Study Finds Jellyfish Can Detect Ocean Currents and Swim Against Them
Posted on February 1, 2015
Jellyfish do not drift aimlessly in the water. Scientists have determined that jellyfish can sense ocean currents and swim against them. In the study, barrel jellyfish (Rhizostoma octopus were tagged by researchers from Swansea University.
The researchers also observed the swimming direction of large numbers of jellyfish. Data from the GPS loggers and GPS-tracked floats and observations indicate that jellyfish can swim at counter-current. The researchers say the data helps explain how jellyfish are able to form and maintain jellyfish blooms containing hundreds of million of individual jellies.
Swansea University Biosciences Professor Graeme Hays, says in a statement, "Detecting ocean currents without fixed visual reference points is thought to be close to impossible and is not seen, for example, in lots of migrating vertebrates including birds and turtles. Jellyfish are not just bags of jelly drifting passively in the oceans. They are incredibly advanced in their orientation abilities.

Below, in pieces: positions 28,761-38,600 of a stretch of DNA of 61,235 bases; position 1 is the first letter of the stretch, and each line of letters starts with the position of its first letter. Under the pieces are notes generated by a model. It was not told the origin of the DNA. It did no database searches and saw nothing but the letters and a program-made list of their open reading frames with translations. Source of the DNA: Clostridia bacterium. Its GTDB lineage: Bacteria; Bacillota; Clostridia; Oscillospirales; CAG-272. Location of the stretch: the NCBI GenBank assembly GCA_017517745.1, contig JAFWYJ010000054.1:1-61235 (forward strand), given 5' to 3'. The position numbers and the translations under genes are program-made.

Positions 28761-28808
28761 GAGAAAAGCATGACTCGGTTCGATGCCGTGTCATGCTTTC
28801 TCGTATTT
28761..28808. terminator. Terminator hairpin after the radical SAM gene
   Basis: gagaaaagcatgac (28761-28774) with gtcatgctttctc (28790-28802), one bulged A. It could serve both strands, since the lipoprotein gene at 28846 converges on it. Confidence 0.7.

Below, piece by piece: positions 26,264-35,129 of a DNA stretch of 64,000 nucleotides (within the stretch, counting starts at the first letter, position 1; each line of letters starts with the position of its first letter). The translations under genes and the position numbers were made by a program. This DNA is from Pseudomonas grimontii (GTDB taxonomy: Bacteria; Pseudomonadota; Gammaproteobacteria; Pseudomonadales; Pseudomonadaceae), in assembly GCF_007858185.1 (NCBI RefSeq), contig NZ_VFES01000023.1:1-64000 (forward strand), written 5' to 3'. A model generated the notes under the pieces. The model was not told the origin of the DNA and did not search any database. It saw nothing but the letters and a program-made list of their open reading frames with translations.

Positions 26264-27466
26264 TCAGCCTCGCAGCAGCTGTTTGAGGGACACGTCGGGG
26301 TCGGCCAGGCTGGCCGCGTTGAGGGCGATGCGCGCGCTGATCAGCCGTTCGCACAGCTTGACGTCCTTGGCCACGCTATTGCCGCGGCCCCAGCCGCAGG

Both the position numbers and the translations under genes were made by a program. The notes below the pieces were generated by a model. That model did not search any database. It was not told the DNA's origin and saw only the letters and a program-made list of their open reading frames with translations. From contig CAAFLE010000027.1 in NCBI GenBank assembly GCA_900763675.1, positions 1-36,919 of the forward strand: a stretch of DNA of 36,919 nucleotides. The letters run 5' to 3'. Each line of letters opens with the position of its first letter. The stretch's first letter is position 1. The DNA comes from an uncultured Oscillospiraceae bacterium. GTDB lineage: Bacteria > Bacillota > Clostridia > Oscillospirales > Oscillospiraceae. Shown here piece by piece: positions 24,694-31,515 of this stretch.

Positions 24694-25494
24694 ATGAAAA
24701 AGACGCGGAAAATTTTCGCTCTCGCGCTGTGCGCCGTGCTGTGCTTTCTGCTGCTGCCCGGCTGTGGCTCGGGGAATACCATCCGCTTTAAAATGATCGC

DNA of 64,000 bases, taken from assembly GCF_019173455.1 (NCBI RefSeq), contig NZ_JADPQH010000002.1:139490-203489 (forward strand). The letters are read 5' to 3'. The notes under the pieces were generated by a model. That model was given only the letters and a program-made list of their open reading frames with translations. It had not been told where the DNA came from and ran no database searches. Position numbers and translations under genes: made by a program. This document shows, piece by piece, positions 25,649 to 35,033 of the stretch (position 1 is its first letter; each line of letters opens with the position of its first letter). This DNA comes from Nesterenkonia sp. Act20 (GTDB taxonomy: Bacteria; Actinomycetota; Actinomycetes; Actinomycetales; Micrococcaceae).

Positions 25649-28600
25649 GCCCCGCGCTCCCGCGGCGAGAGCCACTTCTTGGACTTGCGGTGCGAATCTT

The scientists do not yet know how the jellyfish determine which way to go. Here is a video of on the tagged jellyfish. Take a look:
A research paper on the jellyfish was published here in the journal, Current Biology.
Photo: Graeme Hays/Swansea University
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